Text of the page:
Belarus opens cryptocurrency exchange

Belarus has launched the first licensed and regulated cryptocurrency exchange in the Commonwealth of Independent States (CIS).

The project was registered as part of the High Technologies Park (HTP) – a special economic zone which Belarusian President Alexander Lukashenko established through the Decree on Development of Digital Economy.

The HTP zone effectively has the status of a Belarusian IT offshore haven, with special tax concessions, elements of British law, and its own regulation.

According to TASS, the exchange will release more than 10,000 tokenized assets, with each token linked to a traditional financial instrument – shares, indexes, natural resources.

Quotes for the tokens will be provided by the investment company, which belongs to Viktor Prokopenya and the Gutseriev family.

Users will be able to buy the tokens using both cryptocurrencies such as Bitcoin and Ethereum and with fiat currencies. The platform will also offer users the choice to use leverage.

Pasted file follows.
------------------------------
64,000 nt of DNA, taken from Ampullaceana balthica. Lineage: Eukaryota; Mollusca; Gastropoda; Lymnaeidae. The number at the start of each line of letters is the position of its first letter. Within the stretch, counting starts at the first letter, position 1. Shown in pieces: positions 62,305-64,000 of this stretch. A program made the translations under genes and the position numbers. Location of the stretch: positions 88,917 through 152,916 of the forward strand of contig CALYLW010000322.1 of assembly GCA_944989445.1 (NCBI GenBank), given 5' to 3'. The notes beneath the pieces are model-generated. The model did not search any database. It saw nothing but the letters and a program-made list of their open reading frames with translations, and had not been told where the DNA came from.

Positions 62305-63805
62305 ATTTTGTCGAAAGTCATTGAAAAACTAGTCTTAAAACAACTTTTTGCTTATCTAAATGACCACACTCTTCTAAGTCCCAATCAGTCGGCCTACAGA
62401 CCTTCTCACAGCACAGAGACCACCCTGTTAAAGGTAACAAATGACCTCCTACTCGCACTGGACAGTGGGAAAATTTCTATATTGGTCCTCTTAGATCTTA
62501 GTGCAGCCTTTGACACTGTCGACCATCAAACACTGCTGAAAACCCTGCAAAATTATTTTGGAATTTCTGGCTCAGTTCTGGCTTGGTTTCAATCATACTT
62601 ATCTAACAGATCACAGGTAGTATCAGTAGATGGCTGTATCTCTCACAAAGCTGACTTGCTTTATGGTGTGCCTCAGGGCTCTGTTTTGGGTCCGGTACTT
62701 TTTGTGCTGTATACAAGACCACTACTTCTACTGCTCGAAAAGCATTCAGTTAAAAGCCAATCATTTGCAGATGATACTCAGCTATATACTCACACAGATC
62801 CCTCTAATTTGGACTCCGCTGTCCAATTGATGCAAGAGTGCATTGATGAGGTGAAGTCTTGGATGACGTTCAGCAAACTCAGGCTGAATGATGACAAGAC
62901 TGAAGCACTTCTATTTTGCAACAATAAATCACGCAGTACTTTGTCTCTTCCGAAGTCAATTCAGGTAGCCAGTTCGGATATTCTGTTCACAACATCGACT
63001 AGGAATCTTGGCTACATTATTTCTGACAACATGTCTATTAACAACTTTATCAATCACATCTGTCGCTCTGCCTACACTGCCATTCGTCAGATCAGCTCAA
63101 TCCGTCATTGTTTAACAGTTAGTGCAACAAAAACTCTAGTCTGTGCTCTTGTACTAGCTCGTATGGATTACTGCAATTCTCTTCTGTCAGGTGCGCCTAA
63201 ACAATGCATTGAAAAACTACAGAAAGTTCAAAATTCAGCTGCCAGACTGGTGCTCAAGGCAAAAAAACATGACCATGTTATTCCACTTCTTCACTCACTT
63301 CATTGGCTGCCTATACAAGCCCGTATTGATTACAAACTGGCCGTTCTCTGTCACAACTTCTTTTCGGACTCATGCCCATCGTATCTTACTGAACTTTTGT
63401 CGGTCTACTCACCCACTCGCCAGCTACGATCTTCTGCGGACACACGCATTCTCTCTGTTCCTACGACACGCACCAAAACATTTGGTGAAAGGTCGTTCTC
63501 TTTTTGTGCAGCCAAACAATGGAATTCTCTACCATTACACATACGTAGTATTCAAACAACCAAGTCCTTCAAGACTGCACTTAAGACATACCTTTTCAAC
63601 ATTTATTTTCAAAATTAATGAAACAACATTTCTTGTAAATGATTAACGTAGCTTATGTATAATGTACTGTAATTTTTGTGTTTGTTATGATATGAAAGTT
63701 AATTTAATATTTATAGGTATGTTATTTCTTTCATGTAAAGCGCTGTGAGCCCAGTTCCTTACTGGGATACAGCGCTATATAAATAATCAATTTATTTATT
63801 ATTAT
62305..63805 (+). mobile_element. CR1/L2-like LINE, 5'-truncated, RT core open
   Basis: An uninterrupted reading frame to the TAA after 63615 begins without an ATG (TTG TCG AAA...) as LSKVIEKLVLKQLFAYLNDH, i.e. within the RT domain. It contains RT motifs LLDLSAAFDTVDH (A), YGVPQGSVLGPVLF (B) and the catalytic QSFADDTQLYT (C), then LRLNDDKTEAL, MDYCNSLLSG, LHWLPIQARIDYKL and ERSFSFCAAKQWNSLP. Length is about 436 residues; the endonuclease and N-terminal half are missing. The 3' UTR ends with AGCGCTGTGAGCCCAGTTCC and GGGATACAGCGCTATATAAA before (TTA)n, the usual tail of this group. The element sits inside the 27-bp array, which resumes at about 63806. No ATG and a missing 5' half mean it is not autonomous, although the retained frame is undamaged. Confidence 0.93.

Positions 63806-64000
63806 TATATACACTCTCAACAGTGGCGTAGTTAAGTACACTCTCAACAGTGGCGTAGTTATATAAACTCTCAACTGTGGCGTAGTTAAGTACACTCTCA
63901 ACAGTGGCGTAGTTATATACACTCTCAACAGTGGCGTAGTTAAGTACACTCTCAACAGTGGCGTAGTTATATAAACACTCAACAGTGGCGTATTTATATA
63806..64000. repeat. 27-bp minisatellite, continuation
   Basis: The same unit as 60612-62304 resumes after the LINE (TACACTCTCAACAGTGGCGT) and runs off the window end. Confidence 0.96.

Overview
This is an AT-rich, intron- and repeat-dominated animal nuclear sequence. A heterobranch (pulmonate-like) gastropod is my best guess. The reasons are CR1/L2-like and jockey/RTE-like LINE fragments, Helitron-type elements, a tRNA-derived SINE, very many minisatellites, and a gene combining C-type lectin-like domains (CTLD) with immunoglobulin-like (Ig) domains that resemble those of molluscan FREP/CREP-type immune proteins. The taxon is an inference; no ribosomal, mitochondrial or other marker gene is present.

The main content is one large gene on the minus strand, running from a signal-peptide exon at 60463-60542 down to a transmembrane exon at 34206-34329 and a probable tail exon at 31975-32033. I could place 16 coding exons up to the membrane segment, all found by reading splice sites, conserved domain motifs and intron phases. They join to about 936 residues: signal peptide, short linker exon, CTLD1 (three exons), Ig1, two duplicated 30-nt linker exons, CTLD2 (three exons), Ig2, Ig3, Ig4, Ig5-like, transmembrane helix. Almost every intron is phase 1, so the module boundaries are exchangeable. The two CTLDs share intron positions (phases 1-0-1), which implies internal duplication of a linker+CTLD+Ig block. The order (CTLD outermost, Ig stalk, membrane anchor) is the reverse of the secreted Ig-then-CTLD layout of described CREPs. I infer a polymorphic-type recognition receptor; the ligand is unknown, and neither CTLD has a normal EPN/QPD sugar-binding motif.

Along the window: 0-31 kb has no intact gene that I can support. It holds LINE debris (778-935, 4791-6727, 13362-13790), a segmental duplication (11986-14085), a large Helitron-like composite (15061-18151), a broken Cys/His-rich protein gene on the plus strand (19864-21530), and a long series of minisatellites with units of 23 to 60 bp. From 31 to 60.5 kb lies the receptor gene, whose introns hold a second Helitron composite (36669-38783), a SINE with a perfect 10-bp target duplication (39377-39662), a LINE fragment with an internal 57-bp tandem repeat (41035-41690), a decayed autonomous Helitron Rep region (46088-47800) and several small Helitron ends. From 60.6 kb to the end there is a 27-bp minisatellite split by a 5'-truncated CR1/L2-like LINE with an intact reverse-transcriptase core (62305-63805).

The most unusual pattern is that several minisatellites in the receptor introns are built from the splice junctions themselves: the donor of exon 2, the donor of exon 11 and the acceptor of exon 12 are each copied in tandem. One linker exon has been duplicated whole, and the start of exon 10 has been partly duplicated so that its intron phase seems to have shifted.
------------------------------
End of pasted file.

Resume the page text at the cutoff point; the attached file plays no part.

Although “tokenized assets” are presented as an innovation, in actual fact they are nothing other than the CFDs (contracts for difference) linked to base assets that are well-known to financial market participants, said Vadim Iosub, a senior analyst at the Alpari information analysis center.

Cyprus-based will play the well-known role in the forex market of providing liquidity.

In its business plan, the new exchange expects to acquire $70 million in commission profit with $10 million in total investments by the end of the year. “This kind of project would have had undoubted commercial success had it started operating in 2017, at the peak of the cryptocurrency hype. Now the interest in cryptocurrencies has significantly fallen due to the sixfold decline in cryptocurrencies’ market capitalization from its peak in December 2017,” Iosub observes.

“Belarus’s internal market, due to its scale, is unlikely to be of interest to this kind of project. But serious entry into the international market could be complicated by difficulties with transferring money from outside to the company and from the company outwards through banks and the international payment system,” the expert continues. “These and others consider transactions with cryptocurrencies to be operations with increased risk, and even licensing the cryptocurrency exchange as part of the Belarusian IT-offshore will not be an indulgence which removes all the difficulties of moving money when depositing or withdrawing funds.”


  Belarus, Cyprus, Commonwealth of Independent States